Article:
Thursday, 14 March 2013

Some thoughts on the new Pope

It's been a big day.  We awoke to the news that the Cardinals (not the baseball team, but the senior archbishops) have not only chosen a new pope, but chosen:
  • the first Latin American pope,
  • the first pope to be a member of the Jesuit order,
  • and the first pope to take the name Francis.
There are a number of signs of hope here.
  • The new pope seems to have a genuine concern for social justice and an advocacy for the poor.
  • He seems to have a warm personality, and is said to have a lively spirituality.
  • They say he has a genuine concern for relations between Christians and member of other faiths.
The information that he takes public transport a lot, cooks most of his own meals, and lives in a small apartment (rather than a palatial archbishop's residence) all indicates a commitment to a servant style of ministry.  (I imagine that his minders at the Vatican won't let him continue in this way of life, but I hope he'll at least be allowed to make his own breakfast ... even if just occasionally.)

He's said to be pretty conservative on issues relating to gender, sex, and bioethics.  Still, we can say essentially the same thing about any of the cardinals in this conclave (all of whom were appointed by either John Paul II or by Benedict XVI).  His conservatism, however, seems to be tempered by pastoral compassion (and common sense) in a number of ways, however:
  • He has been quoted as advocating that condoms should be allowed for the sake of preventing sexually-transmitted diseases.
  • He has been an advocate of far greater compassion for people living with HIV/AIDS.
  • He has criticised priests who refuse to baptise the children of unmarried mothers.
I'm sure he won't please everyone all the time.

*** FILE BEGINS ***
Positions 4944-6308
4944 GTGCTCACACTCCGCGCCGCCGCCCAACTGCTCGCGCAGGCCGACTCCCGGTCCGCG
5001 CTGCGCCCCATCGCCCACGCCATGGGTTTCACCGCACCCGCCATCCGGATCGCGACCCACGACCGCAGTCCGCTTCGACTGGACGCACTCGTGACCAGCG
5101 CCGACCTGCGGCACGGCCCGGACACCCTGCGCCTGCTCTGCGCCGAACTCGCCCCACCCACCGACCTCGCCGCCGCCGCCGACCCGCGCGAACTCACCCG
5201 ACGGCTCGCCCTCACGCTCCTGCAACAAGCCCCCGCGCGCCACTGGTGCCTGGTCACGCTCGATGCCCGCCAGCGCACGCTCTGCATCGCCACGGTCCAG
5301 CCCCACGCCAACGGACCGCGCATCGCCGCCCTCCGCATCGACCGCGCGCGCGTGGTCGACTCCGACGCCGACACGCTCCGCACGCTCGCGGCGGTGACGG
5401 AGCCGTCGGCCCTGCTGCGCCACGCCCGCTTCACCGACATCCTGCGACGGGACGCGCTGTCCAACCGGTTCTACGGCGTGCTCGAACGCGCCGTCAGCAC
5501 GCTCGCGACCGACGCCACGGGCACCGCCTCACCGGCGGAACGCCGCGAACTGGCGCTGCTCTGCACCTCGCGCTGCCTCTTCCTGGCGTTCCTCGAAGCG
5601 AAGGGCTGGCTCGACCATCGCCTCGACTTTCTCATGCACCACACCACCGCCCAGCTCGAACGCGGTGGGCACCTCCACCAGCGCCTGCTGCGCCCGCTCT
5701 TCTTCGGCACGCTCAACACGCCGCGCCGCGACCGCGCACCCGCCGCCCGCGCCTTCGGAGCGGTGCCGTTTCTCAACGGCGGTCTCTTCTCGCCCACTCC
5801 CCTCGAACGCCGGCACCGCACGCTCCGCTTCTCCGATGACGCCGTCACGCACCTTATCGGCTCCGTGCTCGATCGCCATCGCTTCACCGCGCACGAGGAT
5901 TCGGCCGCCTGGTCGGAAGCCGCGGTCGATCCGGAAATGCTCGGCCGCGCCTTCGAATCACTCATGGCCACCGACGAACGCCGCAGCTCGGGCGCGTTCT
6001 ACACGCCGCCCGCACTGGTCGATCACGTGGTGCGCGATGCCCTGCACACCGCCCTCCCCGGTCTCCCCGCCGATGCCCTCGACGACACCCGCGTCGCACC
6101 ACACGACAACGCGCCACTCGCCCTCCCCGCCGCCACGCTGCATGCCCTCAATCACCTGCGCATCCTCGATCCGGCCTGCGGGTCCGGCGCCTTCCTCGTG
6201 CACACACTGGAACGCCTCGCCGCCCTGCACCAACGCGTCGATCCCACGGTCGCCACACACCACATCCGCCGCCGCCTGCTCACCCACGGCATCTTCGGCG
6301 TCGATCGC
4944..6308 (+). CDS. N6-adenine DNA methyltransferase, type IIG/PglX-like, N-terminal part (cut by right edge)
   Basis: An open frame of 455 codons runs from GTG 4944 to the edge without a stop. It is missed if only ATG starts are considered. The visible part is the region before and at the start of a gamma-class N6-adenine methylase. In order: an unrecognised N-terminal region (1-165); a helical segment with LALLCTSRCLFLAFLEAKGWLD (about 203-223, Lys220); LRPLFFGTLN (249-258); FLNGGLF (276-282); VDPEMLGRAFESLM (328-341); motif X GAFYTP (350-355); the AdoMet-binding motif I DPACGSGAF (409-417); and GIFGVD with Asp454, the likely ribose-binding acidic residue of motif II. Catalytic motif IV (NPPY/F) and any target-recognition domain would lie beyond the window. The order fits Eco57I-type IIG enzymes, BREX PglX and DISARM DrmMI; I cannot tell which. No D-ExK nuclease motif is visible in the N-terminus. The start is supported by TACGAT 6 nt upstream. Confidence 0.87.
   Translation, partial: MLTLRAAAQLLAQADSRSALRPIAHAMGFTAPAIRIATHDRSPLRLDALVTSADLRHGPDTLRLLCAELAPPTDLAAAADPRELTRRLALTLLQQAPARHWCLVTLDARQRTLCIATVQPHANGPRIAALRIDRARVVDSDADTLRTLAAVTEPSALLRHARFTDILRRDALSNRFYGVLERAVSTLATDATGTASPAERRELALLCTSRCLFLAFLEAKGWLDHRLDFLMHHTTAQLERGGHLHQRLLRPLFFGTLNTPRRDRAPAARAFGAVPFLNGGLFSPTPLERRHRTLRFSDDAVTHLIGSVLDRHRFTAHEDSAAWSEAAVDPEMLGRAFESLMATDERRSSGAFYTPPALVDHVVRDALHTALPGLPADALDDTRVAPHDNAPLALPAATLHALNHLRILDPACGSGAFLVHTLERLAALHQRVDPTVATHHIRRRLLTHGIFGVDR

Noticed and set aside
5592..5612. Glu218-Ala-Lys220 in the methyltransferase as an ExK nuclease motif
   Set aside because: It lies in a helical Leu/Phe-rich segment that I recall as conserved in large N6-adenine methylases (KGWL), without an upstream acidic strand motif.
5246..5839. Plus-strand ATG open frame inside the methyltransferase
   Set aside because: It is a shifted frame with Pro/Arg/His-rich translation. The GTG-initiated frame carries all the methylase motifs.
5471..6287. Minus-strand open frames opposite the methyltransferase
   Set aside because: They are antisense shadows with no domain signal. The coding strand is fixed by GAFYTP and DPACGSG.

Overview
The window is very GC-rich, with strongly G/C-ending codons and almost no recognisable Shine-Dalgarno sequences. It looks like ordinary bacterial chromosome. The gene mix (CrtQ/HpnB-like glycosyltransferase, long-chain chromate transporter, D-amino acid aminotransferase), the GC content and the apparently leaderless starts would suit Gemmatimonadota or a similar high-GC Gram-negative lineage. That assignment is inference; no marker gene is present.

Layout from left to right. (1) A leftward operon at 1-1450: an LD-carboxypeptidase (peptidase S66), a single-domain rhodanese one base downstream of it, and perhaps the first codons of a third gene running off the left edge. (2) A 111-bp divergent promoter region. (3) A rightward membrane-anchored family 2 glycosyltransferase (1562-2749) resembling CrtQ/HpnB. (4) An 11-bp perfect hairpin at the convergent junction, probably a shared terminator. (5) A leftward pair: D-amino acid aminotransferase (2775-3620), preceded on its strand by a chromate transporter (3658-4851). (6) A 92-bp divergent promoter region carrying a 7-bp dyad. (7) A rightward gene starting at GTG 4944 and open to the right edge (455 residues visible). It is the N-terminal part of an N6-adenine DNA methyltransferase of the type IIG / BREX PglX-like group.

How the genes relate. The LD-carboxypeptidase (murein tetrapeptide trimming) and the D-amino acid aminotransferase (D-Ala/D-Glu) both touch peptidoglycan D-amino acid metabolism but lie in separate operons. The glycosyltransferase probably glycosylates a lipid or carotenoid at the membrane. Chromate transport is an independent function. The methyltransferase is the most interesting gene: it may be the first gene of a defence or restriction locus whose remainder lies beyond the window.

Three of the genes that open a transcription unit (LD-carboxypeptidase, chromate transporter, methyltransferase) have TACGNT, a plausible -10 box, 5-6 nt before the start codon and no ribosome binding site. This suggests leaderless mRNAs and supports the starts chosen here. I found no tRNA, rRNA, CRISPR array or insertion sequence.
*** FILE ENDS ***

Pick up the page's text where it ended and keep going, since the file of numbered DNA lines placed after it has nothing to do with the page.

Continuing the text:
• Some of the more liberal or middle-of-the road Catholics will wish he was a bit more flexible on issues of gender, sex, or bioethics.
  • Some of the more religiously conservative Catholics will wish he was a bit less pastoral (and a bit less compassionate) in his conservatism on issues of gender, sex, or bioethics.
  • Some of the more politically conservative Catholics will be annoyed that he wasn't as flexible as they'd like on issues of social justice.
  • Those of us outside the Catholic Church will also develop our own opinions one way or the other, partly from the media, partly from the Catholics we know.
One sign of hope for Francis's papacy is seen in his name.  Taking a name that embraces the example of St. Francis of Assisi, the new pope seems to be embracing a commitment to an accessible, inclusive, and compassionate spirituality.

Even for those of us who aren't Catholic, the Pope has a major role in promoting the well-being of all Christians, of all people of faith, and of all people of good will.  For those of us who pray, let's pray that he's able to do well in this task. 


Constructive comments, from a diversity of viewpoints, are always welcome. I reserve the right to choose which comments will be printed. I'm happy to post opinions differing from mine. Courtesy, an ecumenical attitude, and a willingness to give your name always help. A sense of humour is a definite "plus", as well.